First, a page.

Texas. “Light, frequent waterings will simply encourage shallow roots, which will not serve your plants well in times of heat and dry weather. It’s preferable to water more deeply but less often, encouraging your plants’ roots to dig down deep into the soil,” writes landscape designer Jenny Peterson“Avoid watering directly onto the foliage of your plants, and water earlier in the morning or later in the day to avoid rapid evaporation,” she advises. “Better yet, install drip irrigation or soaker hoses to direct water closer to the plants’ roots.


by Benjamin Vogt / Monarch Gardens Benjamin Vogt / Monarch Gardens

Central Plains. “This is prime butterfly season. You can deadhead flowers and hope for a second, smaller flush, or leave them up for winter interest,” writes Nebraska garden consultant Benjamin Vogt. “Most birds will eat the seeds in fall, so you have to decide if deadheading is worth the gamble. Usually it’s best to leave up coneflowers and other mid- to later-summer bloomers, while early summer blooms might be a good bet to cut back. Here a tiger swallowtail is enjoying a pit stop.

Landscape by Barbara Pintozzi Barbara Pintozzi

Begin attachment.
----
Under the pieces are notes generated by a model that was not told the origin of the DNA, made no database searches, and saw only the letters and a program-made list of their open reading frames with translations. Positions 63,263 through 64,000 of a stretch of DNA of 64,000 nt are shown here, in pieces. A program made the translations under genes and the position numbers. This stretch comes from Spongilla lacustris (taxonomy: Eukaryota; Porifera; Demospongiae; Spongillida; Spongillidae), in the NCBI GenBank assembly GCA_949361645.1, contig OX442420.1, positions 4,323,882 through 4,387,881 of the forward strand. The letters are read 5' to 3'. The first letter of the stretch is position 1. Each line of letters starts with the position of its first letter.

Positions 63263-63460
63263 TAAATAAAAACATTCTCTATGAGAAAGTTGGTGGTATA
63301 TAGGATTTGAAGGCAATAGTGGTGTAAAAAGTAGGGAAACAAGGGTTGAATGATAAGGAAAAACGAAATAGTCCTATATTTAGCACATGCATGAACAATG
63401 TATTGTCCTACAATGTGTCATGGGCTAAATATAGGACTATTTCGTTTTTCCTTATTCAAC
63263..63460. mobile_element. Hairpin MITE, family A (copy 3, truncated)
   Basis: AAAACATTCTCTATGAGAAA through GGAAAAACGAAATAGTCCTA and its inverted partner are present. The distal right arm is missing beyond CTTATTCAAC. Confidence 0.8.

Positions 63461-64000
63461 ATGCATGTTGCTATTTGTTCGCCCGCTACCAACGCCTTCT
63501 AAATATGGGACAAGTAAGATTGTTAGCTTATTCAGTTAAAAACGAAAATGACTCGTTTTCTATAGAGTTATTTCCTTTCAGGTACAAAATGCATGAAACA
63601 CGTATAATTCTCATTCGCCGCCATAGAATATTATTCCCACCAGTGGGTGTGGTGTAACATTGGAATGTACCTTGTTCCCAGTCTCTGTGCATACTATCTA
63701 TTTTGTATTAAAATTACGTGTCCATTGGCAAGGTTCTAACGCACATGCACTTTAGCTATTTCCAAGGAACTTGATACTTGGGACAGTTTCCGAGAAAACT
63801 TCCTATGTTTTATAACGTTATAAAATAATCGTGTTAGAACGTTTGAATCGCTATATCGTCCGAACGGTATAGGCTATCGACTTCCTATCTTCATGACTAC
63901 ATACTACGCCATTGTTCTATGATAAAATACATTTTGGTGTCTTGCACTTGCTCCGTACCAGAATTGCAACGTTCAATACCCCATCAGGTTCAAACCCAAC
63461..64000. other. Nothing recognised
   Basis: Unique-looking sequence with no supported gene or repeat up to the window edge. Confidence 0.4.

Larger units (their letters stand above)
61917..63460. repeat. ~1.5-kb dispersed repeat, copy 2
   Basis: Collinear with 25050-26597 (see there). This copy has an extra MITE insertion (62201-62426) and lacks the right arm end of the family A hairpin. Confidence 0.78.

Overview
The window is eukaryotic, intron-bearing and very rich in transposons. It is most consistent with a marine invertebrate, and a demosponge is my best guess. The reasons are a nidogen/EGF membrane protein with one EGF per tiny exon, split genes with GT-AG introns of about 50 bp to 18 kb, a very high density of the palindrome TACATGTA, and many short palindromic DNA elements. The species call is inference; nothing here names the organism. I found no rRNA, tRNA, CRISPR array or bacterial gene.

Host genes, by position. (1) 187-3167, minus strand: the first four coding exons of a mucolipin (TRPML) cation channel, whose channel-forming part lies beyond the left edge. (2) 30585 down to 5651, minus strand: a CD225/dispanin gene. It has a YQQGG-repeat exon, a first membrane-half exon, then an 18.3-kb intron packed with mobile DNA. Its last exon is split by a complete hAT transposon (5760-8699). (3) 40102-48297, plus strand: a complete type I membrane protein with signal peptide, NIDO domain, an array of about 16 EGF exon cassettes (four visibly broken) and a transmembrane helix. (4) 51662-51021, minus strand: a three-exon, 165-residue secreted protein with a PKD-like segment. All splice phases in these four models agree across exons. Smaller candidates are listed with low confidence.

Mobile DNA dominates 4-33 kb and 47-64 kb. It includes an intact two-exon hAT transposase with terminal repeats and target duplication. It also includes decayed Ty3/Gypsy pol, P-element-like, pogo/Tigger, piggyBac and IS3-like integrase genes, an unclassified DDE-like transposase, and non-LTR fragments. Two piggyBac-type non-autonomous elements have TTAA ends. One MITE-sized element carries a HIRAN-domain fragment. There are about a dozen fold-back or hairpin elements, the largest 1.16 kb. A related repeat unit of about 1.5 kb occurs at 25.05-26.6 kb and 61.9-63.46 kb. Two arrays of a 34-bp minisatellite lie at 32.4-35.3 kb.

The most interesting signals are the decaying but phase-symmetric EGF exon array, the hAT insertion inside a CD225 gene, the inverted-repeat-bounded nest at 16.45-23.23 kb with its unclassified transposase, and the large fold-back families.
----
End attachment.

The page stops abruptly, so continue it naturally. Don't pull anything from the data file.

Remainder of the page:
Great Lakes. "August marks the transition from summer to autumnal blooms, starting with the tall sedums, including Hylotelephium 'Purple Emperor'," writes Illinois garden coach Barbara Pintozzi. "Growing it in front of chartreuse foliage makes it a garden standout."

by Paintbox Garden Paintbox Garden

Northeast. "Joe Pye Weed (Eupatorium spp) is blooming along roadsides and in meadows," writes Vermont landscape consultant Charlotte Albers. "This native wildflower is widely adaptable and grows well in poor soils, so it's a good choice for a rain garden or swale, or to put in an area where water pools when rains are heavy.""The species is a bit intimidating — just too tall for most gardens, but there are shorter versions. This is 'Phantom' (Dupatorium x 'Phantom,' zones 4 to 8), a dwarf that grows about 40 inches tall and attracts honeybees and butterflies."


Eclectic Landscape by Amy Renea Amy Renea

Mid-Atlantic. “While the temperatures are scorching now, cool weather will be here in a couple months, so now is the time to start seeding cool-season plants,” says garden writer Amy ReneaI love planting a second run of greens like chard (pictured), spinach and a variety of lettuces. Wait for a summer rainstorm and get out there and seed!

 Landscape by Gardening with Confidence® Gardening with Confidence®